During the Irish Confederate Wars the castle was besieged twice. Outside one of the walls, this cannonball was left as a parting gift to the castle.
“Mind your head and watch your step.” This was a key phrase our tour guide kept repeating to us. The stairwells in the castle were dominantly designed to trick attackers. They were constructed unevenly and spiraled to the right. This set up was intended so that the attacker would trip and have to switch their sword to their left hand, making them weaker. The door frames were also very short so that the attacker would have to bow their head to enter, not realize what was waiting for them on the other side.
Through the first set of gates an attacker would be locked into a trap chamber. Here, the defenders of the castle could shoot down upon them or set the timber roof on fire and collapse it upon them. You can still see evidence of the flames from the burns that cover the walls.
In the grand hall, above where the lord and lady would sit, was mounted a pair of enormous antlers. These belonged to a 10,000 year old extinct Giant Irish deer. The span of this set was a little over eight feet.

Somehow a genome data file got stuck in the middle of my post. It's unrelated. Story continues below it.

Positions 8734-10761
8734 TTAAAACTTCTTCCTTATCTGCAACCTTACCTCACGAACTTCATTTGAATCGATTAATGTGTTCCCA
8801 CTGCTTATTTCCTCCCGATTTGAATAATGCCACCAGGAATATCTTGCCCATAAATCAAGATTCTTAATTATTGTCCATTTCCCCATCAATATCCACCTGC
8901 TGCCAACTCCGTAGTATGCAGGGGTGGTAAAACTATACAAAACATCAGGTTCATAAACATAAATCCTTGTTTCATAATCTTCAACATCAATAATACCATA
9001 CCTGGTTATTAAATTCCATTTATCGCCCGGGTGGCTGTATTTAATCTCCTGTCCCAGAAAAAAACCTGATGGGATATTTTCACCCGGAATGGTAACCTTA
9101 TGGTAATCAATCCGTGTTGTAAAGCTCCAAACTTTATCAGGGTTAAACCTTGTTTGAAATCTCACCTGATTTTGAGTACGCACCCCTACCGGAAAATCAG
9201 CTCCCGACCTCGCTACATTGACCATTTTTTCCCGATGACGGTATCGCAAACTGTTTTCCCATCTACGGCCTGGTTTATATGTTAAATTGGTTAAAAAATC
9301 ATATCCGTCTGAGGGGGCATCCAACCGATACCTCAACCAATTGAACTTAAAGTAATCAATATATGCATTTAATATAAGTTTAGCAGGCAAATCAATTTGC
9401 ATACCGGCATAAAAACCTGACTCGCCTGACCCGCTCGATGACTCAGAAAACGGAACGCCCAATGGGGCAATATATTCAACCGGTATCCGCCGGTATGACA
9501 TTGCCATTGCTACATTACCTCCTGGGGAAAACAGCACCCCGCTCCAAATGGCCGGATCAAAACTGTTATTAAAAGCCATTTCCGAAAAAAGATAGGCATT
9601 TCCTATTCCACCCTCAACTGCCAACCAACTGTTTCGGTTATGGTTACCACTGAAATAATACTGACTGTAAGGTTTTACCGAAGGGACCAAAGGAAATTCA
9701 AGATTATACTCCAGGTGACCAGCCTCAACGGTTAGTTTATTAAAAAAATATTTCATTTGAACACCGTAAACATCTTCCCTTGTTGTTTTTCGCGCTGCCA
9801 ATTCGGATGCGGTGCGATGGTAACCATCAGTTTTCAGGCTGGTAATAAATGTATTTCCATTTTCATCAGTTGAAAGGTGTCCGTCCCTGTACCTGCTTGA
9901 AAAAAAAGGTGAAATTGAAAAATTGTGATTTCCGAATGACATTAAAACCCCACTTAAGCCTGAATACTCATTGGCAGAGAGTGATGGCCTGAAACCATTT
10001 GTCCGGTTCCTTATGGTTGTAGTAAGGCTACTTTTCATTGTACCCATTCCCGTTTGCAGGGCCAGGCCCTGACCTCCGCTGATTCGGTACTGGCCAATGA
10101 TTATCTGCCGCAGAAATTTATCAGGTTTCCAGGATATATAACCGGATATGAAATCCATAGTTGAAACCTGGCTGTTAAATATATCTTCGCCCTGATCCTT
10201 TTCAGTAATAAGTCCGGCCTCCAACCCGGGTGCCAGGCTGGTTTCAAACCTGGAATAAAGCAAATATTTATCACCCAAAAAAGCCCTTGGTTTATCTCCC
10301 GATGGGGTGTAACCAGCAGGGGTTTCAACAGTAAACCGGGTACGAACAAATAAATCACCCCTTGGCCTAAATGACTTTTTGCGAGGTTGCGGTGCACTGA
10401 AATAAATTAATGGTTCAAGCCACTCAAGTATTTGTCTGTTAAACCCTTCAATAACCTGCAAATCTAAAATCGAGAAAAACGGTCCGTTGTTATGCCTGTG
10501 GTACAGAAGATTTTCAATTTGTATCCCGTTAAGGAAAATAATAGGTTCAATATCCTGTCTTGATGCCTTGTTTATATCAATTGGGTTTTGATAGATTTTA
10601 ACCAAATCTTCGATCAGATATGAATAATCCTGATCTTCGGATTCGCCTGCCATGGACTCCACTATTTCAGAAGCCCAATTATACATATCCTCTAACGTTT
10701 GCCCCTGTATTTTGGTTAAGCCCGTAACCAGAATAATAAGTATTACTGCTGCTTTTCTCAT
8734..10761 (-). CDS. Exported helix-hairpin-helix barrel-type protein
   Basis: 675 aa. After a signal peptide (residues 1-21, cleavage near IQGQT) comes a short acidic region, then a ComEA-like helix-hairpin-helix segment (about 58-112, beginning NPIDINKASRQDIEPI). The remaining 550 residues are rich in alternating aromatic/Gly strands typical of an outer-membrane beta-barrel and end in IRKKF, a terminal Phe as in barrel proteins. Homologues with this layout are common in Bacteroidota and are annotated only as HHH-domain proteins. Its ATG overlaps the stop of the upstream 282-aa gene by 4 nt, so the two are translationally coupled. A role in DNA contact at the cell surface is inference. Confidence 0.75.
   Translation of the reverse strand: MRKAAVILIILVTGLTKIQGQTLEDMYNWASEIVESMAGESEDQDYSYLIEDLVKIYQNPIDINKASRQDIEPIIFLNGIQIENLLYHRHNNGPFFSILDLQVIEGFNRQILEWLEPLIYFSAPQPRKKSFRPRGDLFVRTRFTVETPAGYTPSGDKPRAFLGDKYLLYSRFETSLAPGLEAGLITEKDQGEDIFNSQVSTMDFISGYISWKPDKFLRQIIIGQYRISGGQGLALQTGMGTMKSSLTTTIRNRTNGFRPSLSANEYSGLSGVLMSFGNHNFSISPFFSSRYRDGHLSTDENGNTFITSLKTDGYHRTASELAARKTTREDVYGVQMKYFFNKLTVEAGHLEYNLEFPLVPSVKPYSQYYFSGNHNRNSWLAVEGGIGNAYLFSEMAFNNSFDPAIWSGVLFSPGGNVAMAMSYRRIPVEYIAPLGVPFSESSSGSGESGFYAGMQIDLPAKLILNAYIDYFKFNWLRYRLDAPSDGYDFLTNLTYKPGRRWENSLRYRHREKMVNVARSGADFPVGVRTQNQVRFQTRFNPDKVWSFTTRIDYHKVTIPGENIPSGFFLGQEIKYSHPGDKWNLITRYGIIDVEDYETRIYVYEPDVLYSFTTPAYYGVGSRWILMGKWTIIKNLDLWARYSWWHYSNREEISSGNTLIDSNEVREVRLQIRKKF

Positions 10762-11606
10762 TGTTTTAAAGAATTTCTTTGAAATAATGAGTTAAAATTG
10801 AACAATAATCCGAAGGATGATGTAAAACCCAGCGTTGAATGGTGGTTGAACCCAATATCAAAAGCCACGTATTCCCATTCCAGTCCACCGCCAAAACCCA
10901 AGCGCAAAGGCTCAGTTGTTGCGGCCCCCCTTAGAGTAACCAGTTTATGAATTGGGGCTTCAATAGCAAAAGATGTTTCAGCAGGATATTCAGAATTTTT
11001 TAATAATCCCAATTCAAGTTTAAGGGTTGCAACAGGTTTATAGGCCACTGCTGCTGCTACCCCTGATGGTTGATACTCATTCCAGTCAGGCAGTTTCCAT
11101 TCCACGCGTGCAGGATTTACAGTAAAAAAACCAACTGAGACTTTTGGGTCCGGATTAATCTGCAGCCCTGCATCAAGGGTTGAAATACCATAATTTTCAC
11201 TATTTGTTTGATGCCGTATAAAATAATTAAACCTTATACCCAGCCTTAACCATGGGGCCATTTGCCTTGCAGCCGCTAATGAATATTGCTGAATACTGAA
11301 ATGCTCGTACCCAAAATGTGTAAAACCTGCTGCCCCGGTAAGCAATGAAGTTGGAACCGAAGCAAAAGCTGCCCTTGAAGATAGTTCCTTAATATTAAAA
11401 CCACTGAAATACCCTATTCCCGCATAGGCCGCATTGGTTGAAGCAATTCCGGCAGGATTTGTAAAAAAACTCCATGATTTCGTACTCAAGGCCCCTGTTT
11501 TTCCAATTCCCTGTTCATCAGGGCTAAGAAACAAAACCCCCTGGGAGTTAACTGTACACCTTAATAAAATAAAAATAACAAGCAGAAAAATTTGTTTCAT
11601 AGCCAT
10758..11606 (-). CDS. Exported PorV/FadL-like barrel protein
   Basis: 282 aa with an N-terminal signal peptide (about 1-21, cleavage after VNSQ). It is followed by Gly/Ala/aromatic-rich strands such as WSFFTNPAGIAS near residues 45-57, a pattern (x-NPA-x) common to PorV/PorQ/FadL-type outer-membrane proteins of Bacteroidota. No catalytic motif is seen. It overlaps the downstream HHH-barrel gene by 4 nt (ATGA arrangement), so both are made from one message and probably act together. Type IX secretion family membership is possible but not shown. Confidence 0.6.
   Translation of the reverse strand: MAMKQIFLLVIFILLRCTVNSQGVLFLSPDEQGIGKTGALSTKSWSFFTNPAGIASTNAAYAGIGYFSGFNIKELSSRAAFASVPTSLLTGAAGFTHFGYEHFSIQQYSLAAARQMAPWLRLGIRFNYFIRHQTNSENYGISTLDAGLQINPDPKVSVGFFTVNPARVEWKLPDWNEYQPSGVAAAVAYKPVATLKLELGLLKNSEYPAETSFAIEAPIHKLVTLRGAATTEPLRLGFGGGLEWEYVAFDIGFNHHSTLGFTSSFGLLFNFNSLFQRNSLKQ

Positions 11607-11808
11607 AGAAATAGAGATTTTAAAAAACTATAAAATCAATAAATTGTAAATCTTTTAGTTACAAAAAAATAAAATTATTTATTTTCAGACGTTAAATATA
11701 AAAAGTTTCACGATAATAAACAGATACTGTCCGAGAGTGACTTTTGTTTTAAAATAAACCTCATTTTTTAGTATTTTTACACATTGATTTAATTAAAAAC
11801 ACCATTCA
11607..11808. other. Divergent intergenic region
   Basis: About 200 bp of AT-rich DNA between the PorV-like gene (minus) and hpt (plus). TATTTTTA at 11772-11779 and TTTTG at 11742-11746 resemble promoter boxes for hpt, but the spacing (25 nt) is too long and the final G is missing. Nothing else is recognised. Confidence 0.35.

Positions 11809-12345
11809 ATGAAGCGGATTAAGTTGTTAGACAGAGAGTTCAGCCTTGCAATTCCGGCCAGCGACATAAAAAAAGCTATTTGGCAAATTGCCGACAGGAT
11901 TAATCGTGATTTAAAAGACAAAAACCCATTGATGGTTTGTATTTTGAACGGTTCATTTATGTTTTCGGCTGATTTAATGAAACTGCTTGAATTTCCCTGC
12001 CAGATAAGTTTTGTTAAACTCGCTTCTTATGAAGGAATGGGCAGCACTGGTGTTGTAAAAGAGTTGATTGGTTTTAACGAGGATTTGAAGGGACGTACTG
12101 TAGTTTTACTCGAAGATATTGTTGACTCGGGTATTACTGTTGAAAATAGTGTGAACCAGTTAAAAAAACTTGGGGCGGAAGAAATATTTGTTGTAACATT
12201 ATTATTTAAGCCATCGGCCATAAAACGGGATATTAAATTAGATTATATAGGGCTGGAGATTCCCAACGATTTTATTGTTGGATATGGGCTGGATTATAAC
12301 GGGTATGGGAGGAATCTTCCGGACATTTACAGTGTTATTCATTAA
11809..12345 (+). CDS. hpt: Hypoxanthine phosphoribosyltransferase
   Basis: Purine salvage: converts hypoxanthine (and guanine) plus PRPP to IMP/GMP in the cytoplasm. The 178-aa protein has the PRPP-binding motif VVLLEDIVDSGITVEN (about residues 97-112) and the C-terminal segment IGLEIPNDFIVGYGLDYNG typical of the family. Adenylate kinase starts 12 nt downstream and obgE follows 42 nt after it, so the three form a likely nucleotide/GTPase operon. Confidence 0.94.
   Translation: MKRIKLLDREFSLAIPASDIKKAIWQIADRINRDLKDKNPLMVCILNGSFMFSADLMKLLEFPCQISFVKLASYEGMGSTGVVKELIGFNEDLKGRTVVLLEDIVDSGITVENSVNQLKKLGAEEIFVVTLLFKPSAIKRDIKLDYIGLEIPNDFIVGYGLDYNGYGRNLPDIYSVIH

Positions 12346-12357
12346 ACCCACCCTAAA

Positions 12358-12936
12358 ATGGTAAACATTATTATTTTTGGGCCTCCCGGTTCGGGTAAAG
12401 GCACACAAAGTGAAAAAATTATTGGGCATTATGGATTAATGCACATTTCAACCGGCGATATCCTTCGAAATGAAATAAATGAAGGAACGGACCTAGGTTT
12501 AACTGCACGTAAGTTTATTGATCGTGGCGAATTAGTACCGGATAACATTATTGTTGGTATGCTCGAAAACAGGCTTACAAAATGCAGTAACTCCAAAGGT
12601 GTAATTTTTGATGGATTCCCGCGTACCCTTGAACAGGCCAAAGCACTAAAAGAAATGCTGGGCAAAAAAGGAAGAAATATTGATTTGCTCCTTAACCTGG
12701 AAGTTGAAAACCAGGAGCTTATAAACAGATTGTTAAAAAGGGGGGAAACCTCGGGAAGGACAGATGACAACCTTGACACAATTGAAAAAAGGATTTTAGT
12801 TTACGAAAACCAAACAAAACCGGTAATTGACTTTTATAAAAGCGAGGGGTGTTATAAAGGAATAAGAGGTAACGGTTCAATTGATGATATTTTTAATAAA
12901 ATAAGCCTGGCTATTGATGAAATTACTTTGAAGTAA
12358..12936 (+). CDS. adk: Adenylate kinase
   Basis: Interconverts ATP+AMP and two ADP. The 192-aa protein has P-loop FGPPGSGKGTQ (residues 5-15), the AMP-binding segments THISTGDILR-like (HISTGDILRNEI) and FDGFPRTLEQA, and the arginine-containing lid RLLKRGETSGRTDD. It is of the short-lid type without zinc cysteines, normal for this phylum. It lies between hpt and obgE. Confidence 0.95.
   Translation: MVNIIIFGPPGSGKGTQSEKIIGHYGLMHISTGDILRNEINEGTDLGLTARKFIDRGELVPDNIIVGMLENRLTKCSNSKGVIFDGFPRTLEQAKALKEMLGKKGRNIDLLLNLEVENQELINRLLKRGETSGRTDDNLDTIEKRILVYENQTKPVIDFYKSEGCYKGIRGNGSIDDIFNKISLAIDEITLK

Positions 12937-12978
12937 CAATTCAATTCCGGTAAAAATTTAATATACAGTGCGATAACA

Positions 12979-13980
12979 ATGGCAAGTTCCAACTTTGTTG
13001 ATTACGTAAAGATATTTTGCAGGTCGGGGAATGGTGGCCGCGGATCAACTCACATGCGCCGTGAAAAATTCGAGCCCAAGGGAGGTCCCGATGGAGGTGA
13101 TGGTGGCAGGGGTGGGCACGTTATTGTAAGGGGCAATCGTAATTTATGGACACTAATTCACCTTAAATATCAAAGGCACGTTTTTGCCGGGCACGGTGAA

We were delighted in the stories of how the grand hall was used for entertainment. Upon the arrival of a guest, the lady of the house would greet them at the door with three welcome drinks. The drinks were ale, wine, and the water of life (whiskey). If the visitor could drink all three they were welcomed in and allowed to stay as long as they pleased. When they did depart, they were given three flasks filled with these same drinks.
We also discovered that this castle has been featured in the movies Braveheart and Excalibur, as well as the HBO show The Tutors.
Of all the castles we explored on this trip, I’ll admit that this was my favorite. I loved it’s rich history, and was purely amazed by the buildings natural elegance.